Drug pricing and reimbursement: Federal drug price control

A video series based on the Global Legal Insights publication “Pricing & Reimbursement 2020-Canada”

This video is the third in a series of four which will explain the legal framework of the health care system, and regulation of drugs and drug pricing, in Canada at the federal and provincial levels. The series is based on the Global Legal Insights publication “Pricing & Reimbursement 2020-Canada”. The fourth video in the series will be published next week.

Patented Medicines Prices Review Board: how does it help to control drug pricing in Canada?

Under the Patent Act, the Patented Medicine Prices Review Board (PMPRB)—a federal body—has jurisdiction to determine whether a patentee of an invention, pertaining to a medicine, is selling the medicine at a price that is excessive in any market in Canada. Health Canada does not regulate the price of drugs sold in Canada. The PMPRB regulates factory-gate sales (first sale) from a manufacturer to a wholesaler, distributor, hospital or pharmacy. The PMPRB does not regulate retail sales.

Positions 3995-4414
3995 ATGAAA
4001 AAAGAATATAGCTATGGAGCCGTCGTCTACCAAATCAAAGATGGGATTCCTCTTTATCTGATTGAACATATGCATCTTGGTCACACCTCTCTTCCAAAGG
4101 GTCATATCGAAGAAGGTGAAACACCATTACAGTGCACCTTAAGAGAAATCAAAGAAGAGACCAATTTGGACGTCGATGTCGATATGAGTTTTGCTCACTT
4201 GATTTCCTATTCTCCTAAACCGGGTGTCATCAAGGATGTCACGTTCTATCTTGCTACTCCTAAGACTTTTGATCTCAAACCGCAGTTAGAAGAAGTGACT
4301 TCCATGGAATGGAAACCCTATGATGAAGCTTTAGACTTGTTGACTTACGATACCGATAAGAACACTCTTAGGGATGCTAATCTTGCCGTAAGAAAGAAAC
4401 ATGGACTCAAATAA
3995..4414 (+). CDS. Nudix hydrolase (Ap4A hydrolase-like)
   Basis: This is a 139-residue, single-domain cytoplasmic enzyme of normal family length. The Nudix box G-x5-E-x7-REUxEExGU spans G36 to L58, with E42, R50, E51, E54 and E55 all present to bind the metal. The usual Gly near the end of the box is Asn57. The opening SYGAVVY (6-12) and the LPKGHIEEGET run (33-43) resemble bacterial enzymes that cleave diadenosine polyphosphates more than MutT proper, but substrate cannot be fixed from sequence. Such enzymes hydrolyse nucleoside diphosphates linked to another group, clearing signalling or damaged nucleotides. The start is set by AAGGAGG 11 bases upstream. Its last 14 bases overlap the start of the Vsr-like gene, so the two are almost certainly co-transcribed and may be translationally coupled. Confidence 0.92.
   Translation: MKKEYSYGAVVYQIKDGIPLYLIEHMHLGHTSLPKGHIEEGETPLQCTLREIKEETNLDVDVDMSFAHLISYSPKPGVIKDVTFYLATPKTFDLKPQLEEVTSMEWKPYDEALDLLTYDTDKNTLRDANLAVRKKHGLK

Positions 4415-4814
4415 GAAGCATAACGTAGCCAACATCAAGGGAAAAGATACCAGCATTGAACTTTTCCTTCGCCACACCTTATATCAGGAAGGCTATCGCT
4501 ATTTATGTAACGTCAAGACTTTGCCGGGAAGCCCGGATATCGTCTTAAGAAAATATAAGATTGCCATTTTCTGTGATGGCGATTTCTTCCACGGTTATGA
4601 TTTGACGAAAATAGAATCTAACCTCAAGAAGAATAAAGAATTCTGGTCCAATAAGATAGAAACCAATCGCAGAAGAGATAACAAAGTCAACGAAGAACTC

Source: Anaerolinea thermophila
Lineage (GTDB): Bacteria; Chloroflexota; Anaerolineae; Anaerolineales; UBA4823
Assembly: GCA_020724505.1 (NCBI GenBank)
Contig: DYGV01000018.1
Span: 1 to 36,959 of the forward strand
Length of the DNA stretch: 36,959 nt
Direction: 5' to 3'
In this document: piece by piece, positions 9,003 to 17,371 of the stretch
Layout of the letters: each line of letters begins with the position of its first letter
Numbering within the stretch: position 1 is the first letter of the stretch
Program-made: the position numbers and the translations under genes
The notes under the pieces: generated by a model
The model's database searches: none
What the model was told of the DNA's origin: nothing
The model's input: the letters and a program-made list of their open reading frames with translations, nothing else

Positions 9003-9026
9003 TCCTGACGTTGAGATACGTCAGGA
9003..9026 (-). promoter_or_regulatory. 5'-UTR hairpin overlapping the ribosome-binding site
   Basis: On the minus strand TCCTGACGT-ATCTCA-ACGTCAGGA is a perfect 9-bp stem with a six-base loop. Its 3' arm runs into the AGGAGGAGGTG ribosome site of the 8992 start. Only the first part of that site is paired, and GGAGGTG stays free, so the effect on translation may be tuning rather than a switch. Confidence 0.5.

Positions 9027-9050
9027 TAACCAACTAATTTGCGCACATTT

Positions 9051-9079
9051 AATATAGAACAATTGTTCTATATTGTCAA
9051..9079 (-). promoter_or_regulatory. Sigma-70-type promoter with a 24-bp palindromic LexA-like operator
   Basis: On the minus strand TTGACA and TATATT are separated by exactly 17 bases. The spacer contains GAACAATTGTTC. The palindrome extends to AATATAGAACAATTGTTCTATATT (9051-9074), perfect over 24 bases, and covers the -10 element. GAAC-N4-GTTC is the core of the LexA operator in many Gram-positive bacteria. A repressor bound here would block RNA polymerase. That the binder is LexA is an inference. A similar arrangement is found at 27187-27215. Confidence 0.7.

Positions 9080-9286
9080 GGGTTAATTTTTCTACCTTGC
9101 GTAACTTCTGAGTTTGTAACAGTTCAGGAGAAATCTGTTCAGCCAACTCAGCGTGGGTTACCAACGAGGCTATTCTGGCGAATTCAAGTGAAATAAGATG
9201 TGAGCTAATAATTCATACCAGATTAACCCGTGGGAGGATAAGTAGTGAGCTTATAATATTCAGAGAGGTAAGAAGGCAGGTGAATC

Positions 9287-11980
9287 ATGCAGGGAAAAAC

If the price of a patented medicine is deemed excessive, the PMPRB can order a manufacturer of a patented medicine to lower the price of the medicine and offset excess revenues. The PMPRB can hold public hearings on the question of whether a price of a patented medicine is excessive if a voluntary agreement on price has not been reached.

To discuss these issues, please contact the author(s).

This publication is a general discussion of certain legal and related developments and should not be relied upon as legal advice. If you require legal advice, we would be pleased to discuss the issues in this publication with you, in the context of your particular circumstances.

For permission to republish this or any other publication, contact Janelle Weed.

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